You roll three dice, one after another. What is the probability that you obtain three numbers in a strictly increasing order?

Intuitively, I want to say that this should be $\frac{1}{6P3}$, that is, 1 divided 6 Permutation 3. My reasoning is that there is only one specific ordering we desire: three strictly increasing numbers; and that there are 6P3 possible orderings. This would give a probability of $\frac{1}{120}$.

However, this is incorrect, as the actual solution is $\frac{5}{54}$. I've seen a couple different explanations, but none of them really make sense to me.

For example, the accepted answer in response to the same question posted here: Arranging items in strictly increasing order

In this solution, joriki writes that there are 6C3 = 20 strictly different ordered outcomes. This is hard for me to accept, since a combination is used to find the number of selections without regard to order. In any case, he also reasons that there are a total of $6^3$ total three number outcomes from having three dice rolled, which makes sense. Therefore, according to joriki, the probability must be $20/216$, or $5/54$.

While I can accept that this arrive at the right solution, I am having trouble understanding the reasoning of using a Combination as opposed to a Permutation in the numerator. Specifically, the concept of "ordered" vs "non-ordered" here, makes it hard to understand how it was appropriate.

  • $\begingroup$ I don't follow your argument. Even if you were assured the three rolls were distinct (which you are not) there would be $3!=6$ ways to order the three rolls, only one of which would be strictly increasing, so the answer in that case would be $\frac 16$. Here, of course, you need to consider the possibility that some of the throws match. $\endgroup$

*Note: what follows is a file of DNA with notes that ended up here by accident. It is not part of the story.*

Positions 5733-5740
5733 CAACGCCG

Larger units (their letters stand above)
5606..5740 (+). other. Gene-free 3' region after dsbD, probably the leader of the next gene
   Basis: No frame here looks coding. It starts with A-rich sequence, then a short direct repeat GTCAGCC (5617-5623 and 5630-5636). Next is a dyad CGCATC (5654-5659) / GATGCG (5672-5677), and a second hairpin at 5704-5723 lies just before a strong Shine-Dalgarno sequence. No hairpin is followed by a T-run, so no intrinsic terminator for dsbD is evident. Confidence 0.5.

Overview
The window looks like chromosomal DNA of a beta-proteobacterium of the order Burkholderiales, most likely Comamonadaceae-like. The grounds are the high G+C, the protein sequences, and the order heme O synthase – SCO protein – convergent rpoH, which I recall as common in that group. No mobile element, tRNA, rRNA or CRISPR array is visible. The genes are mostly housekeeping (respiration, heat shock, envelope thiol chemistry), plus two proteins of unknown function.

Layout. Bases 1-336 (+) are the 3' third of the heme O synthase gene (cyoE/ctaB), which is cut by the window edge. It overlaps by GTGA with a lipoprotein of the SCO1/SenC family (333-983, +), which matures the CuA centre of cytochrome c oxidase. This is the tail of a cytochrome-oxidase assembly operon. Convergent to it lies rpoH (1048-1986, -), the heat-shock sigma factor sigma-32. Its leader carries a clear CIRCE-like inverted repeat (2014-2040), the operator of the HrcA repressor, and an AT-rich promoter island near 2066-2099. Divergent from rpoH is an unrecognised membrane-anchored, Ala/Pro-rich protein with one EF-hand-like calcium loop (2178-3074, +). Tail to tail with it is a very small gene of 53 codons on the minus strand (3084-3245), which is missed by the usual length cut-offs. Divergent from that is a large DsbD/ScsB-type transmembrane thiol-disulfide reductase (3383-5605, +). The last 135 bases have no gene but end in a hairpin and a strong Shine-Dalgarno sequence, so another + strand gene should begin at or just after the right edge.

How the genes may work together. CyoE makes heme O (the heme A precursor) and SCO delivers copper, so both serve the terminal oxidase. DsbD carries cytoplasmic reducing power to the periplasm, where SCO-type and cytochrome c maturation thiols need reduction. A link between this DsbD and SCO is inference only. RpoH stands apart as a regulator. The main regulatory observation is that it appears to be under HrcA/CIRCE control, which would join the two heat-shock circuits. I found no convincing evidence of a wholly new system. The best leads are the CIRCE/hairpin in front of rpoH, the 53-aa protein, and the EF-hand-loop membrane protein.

– lulu
    May 28 at 20:11
  • $\begingroup$ Doesn't your solution ($1/120$) sound way too small to you? $\endgroup$
    – leonbloy
    May 28 at 20:39

1 Answer 1


You need three different values. The number of ways this can be done is $6 \cdot 5 \cdot 4 = 120$.

The total number of rolls is $6^3 = 216$.

So the probability that you rolled three different numbers in three rolls is $120/216 = 5/9$.

But, the probability that the three numbers are in increasing order is $1/3! = 1/6$.

So, the answer is $5/9 \cdot 1/6 = 5/54$.

  • $\begingroup$ I've seen this solution too. How do we justify multiplying these two probabilities together to arrive at the final solution? These aren't really independent events, are they? Because if they were independent events occurring together, that would make sense. $\endgroup$
    – Stanley Yu
    May 28 at 20:13
  • 1
    $\begingroup$ Maybe it's easier to think about the $120$ lists of distinct values, and then consider that only $1/6$ of them are in strictly increasing order. So, the list of increasing sequences is $120/6 = 20$, and then you can look at this over the entire sample space of $6^3$ to get $20/216 = 5/54$. $\endgroup$ May 28 at 20:16
  • 1
    $\begingroup$ It hadn't occurred to me to think about it like that. Thanks. $\endgroup$
    – Stanley Yu
    May 28 at 20:28
  • $\begingroup$ @StanleyYu if you're satisfied with this solution, please accept it $\endgroup$
    – bb_823
    May 28 at 21:59

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